Oral clefts occur in 1 in 790 California births: 0.9 per 1000 have cleft lip (with/without cleft palate) and 0.4 per 1000 have cleft palate alone.
DEVELOPMENT, DETECTION AND TREATMENT
Oral clefts result when tissues of the developing mouth fail to meet and fuse 5-9 weeks after conception. The cause of oral clefts is not yet well understood, but evidence points to interactions between genetic and environmental factors. Inheritance patterns and other factors suggest that cleft lip (with or without an accompanying cleft palate) and cleft palate alone are actually distinct entities.
Although occasionally diagnosed with prenatal ultrasound, there is no systematic screening for oral clefts.
Surgery to close clefts is done in infancy, but most individuals require additional operations during childhood and adolescence—often 4 surgeries before age 2. Babies with oral clefts may have feeding problems; older children often have ear infections, speech difficulties and require orthodontic treatment. The lifetime cost for medical treatment, educational services and lost productivity averages more than $101,000. About 15% of all babies with oral clefts die before age 1, usually because of associated birth defects.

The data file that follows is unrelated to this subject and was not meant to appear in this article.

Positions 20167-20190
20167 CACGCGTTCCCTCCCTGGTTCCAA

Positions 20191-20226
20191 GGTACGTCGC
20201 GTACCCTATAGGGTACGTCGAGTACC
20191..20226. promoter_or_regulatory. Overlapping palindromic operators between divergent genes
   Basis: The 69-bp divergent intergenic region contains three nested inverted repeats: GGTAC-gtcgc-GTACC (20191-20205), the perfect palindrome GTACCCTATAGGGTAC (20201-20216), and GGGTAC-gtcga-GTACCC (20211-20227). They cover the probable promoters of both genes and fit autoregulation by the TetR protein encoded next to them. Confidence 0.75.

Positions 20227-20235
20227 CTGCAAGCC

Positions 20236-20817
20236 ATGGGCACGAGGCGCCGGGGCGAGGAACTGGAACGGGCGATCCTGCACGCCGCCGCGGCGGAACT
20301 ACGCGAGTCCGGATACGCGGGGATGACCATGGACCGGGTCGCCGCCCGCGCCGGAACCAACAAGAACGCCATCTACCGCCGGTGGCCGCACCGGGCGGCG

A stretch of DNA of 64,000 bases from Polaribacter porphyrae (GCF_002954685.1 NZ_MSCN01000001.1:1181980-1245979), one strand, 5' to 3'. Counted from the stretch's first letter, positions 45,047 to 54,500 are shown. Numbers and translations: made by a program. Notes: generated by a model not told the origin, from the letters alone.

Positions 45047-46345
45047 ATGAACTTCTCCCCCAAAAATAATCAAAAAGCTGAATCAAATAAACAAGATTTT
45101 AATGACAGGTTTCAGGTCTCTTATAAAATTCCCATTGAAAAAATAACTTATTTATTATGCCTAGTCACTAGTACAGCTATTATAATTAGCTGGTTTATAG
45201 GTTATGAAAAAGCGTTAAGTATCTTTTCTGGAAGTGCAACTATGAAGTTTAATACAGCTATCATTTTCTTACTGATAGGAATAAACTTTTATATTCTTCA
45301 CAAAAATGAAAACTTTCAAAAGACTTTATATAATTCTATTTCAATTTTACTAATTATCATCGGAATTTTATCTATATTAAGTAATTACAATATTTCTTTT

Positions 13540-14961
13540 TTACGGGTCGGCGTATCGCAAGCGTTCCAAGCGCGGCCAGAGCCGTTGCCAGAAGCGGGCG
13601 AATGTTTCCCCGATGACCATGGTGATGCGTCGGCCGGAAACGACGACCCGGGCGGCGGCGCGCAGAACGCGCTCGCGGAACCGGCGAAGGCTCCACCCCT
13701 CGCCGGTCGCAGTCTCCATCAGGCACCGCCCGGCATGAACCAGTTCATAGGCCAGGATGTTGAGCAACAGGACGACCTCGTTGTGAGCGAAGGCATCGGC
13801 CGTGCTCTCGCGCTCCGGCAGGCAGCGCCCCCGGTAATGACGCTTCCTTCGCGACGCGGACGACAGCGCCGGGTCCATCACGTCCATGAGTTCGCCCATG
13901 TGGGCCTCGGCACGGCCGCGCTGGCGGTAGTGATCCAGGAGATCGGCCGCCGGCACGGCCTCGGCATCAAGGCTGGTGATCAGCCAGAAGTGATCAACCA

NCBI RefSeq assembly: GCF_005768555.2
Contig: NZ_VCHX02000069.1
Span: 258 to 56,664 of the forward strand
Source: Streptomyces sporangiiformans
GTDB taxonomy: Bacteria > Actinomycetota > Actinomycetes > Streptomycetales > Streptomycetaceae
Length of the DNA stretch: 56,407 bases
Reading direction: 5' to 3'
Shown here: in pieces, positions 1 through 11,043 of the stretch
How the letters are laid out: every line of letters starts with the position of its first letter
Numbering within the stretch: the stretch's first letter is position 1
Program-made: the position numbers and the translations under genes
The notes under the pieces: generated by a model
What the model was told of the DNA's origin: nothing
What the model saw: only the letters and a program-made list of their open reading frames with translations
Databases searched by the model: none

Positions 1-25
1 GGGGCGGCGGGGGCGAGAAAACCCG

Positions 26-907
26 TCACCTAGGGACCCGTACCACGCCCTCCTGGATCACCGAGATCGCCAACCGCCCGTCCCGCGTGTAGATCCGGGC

|About 1/4 of those with cleft lip (with/without cleft palate) and half with only cleft palate have other major birth defects.|
|There is some racial/ethnic variation in oral clefts. Blacks have a lower rate of cleft lip with/without cleft palate. Whites have a higher rate of cleft palate alone.|
|Males are more likely than females to have cleft lip with or without cleft palate. Girls are more likely than boys to have cleft palate alone.|
RISK AND PREVENTIVE FACTORS
Many studies by the California Birth Defects Monitoring Program look at oral clefts and factors such as nutrition, smoking and drinking, stress, and environmental concerns such as hazardous waste sites.
|More on oral clefts|